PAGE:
Is it Love or Trauma Bonding?

codependency toxic relationships trauma bonding Jul 01, 2021

Experiencing an abusive relationship takes a massive toll on our mental and emotional health. It’s never as easy as getting up and leaving because there are many psychological factors that we may not even realize are affecting us. Our internal wounds may be preventing us from moving forward and the cycle of abuse is in full-blown effect. When we can leave these situations we are greeted with feelings that we may not fully comprehend, this emotional attachment is defined as trauma bonding. 


Trauma bonding can feel like love to someone who is in the relationship or who has recently gotten out of it. Oftentimes there’s an intense connection of feeling like you need that person in order to survive. It quickly becomes unhealthy and you’re left feeling devalued and alone. This abuse can be hard to break without a strong support system and perhaps professional help. What causes trauma bonding is an emotionally abusive person taking advantage of another. 


What Causes Trauma Bonding


Throughout the relationship with this person you may often have gone through phases where your partner was extremely nice, loving, and doting over you. You felt at peace and became comfortable. The relationship was at an all-time high and you felt like your connection was going in the right direction. Then, the abuse starts. Your partner will most likely apologize or say it won’t happen again, but it does. 


During the times this person is loving towards you, you get “flashes” of who they were and you want to hold onto that. It clouds over the memories of the abuse that has happened and you don't want to believe that that is who they truly are. These memories will carry through the abusive parts of the relationship. 


When the abuse intensifies you may find yourself making excuses for them like, “Well they weren’t always like this” and in extreme cases, you may start to blame yourself, even though the abuse someone else puts you through will never be your fault. It may start to reach a point where you feel the need to fix this person and put a level of responsibility on yourself to make them better. You then will find yourself in a circle of abuse that will only repeat itself until you get out. This person will take complete control over you if not already and rely on narcissism to help them.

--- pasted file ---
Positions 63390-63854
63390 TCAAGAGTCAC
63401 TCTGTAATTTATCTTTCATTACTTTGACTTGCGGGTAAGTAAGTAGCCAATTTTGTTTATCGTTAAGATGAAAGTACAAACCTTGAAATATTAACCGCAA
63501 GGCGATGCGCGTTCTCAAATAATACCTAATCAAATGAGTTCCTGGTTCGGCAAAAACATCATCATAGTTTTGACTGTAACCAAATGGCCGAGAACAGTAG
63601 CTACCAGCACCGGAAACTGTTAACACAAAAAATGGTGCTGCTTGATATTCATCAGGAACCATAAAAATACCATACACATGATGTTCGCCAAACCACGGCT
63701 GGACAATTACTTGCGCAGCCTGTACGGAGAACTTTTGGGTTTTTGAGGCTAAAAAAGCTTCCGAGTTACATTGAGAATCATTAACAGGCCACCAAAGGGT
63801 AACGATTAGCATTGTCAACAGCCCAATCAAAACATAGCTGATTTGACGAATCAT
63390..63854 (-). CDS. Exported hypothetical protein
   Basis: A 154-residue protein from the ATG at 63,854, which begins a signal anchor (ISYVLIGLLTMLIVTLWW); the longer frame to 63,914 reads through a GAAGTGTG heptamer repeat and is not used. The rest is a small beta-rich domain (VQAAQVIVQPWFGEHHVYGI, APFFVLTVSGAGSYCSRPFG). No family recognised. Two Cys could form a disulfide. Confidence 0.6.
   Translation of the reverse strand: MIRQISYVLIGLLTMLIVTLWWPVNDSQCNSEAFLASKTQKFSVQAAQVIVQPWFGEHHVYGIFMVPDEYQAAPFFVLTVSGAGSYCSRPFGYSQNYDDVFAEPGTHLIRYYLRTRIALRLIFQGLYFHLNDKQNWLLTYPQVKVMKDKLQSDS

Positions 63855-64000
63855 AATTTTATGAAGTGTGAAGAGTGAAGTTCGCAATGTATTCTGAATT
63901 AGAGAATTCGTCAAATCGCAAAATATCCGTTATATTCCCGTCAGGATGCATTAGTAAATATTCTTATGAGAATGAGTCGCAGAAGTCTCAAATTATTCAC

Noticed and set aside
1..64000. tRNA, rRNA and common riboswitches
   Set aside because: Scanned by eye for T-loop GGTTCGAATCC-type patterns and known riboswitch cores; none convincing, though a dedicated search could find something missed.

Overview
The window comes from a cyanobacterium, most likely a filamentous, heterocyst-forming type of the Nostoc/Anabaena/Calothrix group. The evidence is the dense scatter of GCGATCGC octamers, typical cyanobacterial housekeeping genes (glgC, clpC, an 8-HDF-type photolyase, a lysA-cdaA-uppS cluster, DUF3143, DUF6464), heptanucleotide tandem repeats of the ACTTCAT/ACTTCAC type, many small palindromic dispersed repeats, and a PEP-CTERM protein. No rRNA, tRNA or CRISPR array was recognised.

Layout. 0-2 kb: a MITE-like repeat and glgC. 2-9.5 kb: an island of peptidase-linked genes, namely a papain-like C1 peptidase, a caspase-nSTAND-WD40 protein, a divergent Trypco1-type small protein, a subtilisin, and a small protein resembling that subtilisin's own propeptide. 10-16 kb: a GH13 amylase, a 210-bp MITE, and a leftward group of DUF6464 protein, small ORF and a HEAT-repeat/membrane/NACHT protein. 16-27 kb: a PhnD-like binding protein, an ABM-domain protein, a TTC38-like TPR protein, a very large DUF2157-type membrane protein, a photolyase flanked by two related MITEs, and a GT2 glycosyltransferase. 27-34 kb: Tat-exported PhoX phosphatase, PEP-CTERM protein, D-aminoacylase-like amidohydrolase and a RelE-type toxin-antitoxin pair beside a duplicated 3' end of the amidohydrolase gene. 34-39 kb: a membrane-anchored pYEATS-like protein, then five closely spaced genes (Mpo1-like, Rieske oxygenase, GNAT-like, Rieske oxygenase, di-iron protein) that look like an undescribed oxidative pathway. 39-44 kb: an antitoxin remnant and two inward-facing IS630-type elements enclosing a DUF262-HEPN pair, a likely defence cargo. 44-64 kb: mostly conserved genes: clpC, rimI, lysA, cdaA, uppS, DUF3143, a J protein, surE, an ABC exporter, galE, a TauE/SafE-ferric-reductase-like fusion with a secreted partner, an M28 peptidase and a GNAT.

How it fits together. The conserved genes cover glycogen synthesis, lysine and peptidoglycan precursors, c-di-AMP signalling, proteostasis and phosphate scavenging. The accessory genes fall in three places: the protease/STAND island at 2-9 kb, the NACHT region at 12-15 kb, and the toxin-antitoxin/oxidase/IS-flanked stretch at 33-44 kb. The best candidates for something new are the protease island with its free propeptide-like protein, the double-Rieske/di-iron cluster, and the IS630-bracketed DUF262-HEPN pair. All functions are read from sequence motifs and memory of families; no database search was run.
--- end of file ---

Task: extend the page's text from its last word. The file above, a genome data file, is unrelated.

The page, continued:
Even when you can leave this situation, it may become increasingly difficult to break that trauma bond. You start to feel lost without the relationship because of the deep control they had over you and you lost your sense of self. You're unsure of how to continue without them and guilt will start to be a factor as you begin to move on and leave this person in the past, along with the “good” memories that were shared between you two. 


Dissecting trauma bonding and how it can happen is a complicated thing. Sometimes, if your initial relationships as a child were dysfunctional and that’s all you knew, chances are you will start to look for that in other people. Although this is not always the case, more often than not, this becomes your programmed way of thinking and you’ll gravitate towards abusive people. That is our internal wound that is picking someone for us, and you are often unaware that you are choosing to be with an unhealthy partner. You want familiarity, even though you know that the way this person is treating you is wrong and you’re unsure of how to break away from it. 


Healing and Avoiding Trauma Bonding


Until you have healed and acknowledged your internal wounds, you are at the mercy of going into autopilot mode. To start picking healthy partners that benefit both you and the person you’re in a relationship with, it’s important to learn how to love yourself first. This means learning from your trauma, knowing your standards, remaining true to yourself and what you want, and being an overall authentic person. 


At the end of the day, it can’t always be about just loving someone. A relationship needs the substance to be sustained and you need to ask yourself what the standard is for any future romantic partners. 


You need to focus on your wants and needs. How will you start to better yourself? Learn how to nurture your inner child and take on who you need to be. When there’s no consciousness as to what your issues are, then you’ll go with the wrong person. Once you begin to understand your worth, you won’t justify abusive behavior. In a relationship, there needs to be progress being made. Ask yourself if it’s better to be unhappy together or be alone and have the emotional freedom you deserve. 


Learn to feel your emotions and not shove them down, live in the moment, and make a decision every day for yourself and how you want your life to be. Digging up our old experiences isn’t always easy but the result of healing and bettering ourselves is worth it. Commit to living in truth and remind yourself of that. Even if you aren’t able to leave the relationship right away, don’t seek after something that will likely never happen. This person is stuck in their ways of abuse and will stay that way.


With any addiction, it takes time. You may experience emotional “relapses,” and instead of negatively talking down to yourself, try speaking with compassion and understanding. Trauma bonding in relationships is a form of addiction because you are always going back to the source of hurt instead of going within to learn your triggers and wounds. 


Learn to be yourself again, you may have lost who you were in the relationship and it will take a while before feeling back to normal. Be patient with yourself. Breaking the cycle of abuse and the walls you put up during this emotionally abusive relationship will feel like a breath of fresh air, instead of like you’re drowning. Don’t wait for someone else to get better to feel okay again, raise your head high and decide that for yourself.